December 10, 2019
“God willing, we will be able to make our national information network so powerful that it will cater to people’s needs and they won’t need to go outside [to the external internet].”
These were the words of President Hasan Rouhani, on December 8, during his budget speech to Iran’s parliament for the upcoming Iranian calendar year. “The Supreme Leader has called for [such a network],” Rouhani added, “and we are following up on it through the Supreme Cyberspace Council. Our people will experience a better [online] situation.”
This “better situation” was indeed witnessed by Iranians. While they were protesting last month against raised fuel prices, and were being shot in the streets by security forces, Iranians’ access was blocked and only a select few at the top of the Islamic Republic could go online.
Some believe the regime will not cut internet access again, they way it did in November; others, however, say that not only will the regime cut access again, but next time the block will be longer, or may even be permanent.
On November 18, a United Nations committee passed a Russia-backed cybercrime resolution by a vote of 88 to 58, with 34 countries abstaining. Russia, Belarus, Cambodia, China, Iran, Myanmar, Nicaragua, Syria and Venezuela sponsored the resolution, titled “Countering the use of information and communications technologies for criminal purposes.”
As the Washington Post writes, “the resolution creates a drafting group to create terms of reference for a global ‘cybercrime’ treaty. But the cybercrimes of primary concern here aren’t hacking attacks, privacy violations or identity thefts. Instead, this treaty is intended to create international law that would make it easier for countries to cooperate to repress political dissent.” In other words, such a law would allow countries like Iran to create virtual walls between “international” and “national” internets.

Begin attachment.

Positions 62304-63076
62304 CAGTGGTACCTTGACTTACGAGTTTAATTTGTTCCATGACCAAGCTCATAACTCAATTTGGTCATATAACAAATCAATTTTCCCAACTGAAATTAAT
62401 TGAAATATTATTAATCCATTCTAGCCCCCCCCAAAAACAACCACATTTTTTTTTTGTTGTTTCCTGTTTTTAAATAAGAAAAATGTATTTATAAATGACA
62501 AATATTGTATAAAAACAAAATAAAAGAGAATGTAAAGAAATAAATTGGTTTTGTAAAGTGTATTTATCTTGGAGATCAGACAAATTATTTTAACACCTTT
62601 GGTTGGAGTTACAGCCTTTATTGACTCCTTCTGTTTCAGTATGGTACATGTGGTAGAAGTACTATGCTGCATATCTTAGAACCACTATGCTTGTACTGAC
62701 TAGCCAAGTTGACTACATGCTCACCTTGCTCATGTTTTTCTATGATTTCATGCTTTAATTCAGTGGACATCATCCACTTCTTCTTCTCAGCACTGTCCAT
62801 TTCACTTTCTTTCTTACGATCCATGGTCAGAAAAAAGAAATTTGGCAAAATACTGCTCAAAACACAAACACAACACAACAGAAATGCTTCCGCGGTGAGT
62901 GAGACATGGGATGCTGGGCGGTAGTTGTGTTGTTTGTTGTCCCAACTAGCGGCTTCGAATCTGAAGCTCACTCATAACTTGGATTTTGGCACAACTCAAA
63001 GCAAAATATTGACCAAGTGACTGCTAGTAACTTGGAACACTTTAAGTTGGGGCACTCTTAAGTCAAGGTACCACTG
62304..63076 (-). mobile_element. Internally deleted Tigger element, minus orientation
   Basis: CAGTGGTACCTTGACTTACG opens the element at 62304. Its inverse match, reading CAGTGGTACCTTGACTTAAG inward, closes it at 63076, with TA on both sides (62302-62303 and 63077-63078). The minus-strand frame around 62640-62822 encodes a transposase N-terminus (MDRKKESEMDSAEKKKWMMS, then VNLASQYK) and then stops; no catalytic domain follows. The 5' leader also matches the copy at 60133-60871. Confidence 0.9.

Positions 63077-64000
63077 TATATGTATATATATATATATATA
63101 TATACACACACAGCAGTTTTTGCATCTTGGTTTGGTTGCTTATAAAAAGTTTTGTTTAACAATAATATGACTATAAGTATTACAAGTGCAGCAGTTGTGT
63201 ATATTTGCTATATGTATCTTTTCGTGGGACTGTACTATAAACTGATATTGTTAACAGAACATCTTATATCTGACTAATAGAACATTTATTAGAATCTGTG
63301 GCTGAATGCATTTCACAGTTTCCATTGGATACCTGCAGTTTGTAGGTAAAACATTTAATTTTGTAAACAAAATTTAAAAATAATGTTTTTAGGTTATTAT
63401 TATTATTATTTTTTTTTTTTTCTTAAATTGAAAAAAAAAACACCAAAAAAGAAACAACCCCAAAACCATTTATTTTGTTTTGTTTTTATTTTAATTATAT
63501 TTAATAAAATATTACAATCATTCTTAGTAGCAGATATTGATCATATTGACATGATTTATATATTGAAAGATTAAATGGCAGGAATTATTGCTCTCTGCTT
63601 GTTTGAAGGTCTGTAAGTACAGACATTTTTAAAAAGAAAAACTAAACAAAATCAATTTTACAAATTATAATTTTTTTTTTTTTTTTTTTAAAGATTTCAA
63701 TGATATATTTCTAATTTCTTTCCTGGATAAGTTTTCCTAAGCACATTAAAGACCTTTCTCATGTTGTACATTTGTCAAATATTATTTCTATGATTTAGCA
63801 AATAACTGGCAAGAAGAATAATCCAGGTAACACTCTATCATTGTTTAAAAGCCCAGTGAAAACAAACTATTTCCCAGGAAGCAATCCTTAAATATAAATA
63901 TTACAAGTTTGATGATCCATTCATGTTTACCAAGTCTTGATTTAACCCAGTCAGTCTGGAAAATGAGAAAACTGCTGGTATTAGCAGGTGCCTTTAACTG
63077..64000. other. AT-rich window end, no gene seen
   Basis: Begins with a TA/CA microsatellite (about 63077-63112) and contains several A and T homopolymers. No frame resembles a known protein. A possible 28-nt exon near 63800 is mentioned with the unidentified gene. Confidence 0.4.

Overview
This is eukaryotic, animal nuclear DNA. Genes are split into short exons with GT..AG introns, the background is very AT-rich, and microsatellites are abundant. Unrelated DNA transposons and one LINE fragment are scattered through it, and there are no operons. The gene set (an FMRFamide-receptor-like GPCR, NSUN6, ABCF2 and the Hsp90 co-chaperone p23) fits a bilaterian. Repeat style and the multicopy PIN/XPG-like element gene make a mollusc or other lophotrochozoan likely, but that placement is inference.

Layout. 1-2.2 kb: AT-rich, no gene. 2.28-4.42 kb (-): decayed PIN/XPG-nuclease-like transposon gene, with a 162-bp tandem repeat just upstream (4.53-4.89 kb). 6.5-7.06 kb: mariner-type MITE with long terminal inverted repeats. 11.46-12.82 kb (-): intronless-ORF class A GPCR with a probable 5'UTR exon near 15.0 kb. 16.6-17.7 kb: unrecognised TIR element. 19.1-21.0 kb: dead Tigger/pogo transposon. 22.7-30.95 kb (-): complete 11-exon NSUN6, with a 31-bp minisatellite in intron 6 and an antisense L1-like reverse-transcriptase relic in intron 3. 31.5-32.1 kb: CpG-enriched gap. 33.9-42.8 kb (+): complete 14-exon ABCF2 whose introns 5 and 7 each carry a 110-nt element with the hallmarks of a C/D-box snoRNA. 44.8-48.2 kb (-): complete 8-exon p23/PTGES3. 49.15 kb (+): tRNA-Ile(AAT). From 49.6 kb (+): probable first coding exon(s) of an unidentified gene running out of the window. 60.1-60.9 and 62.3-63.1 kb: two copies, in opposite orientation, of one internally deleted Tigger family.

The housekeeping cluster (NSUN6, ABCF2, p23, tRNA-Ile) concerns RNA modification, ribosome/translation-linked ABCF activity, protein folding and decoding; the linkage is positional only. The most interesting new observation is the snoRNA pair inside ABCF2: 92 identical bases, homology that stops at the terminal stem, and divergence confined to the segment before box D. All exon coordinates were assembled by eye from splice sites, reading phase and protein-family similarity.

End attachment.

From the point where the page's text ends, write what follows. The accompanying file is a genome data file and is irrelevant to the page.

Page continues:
Thirty-six rights groups argued in a letter that the resolution is so vague it could lead to the criminalization of ordinary online activities that journalists, human rights groups, and other members of civil society rely on, such as using encrypted chat applications. The resolution could also “give wide-ranging power to governments to block websites deemed critical of the authorities, or even entire networks, applications and services that facilitate online exchange of and access to information,” the coalition of civil society organizations wrote in its appeal.
Russia recently enacted a “sovereign internet” law which, in theory, will allow the Kremlin to disconnect its internet from the rest of the world. The law, which went into effect in November, also pushes internet service providers to install software that allows the government to track and filter internet traffic, giving it a stronger ability to crack down on dissent.
Before the November protests in Iran, there had been temporary internet outages in Iran; however, they were usually blamed on other factors. For example, in August of this year, the communications minister blamed a one-hour outage on the “infrastructure communications company.” But the recent nationwide internet shutdown was unprecedented.
Internet access was blocked in just a few provinces after the protests started. But the protests soon spread, and by 6pm on November 16, the internet was fully blocked across Iran. Access was not restored until a full week later, and then only to a few provinces, including North Khorasan, South Khorasan, Golestan, Semnan, Yazd, Hamadan, Chahar Mahal and Bakhtiari, Ardabil, Zanjan, Ilam and Tehran. But took 15 days for Khuzestan province and 18 days for Sistan and Baluchistan province to regain access.
The city of Sarbaz in Sistan and Baluchistan, a province with a sizeable Sunni Muslim population in Shia majority Iran, was the last town to regain access, just yesterday, on December 8. The people of this city were apparently punished longer than others for protesting the arrest of Molavi Fazlorahman Kouhi, a Sunni clergyman and the leader of Friday prayers in Sarbaz.
Iranians now increasingly fear recurring or even a permanent internet shutdown – and President Rouhani’s statements in the parliament can only worsen these fears. Protests aside, the internet shutdown was extremely costly for businesses and vital services; now, Iranians have grasped the vital role the internet plays in their lives, as never before. But technology experts serving the Islamic Republic have embarked on a race against time to make the “national internet” a reality and to give the regime far closer control over the people and a more effective tool for crushing dissent.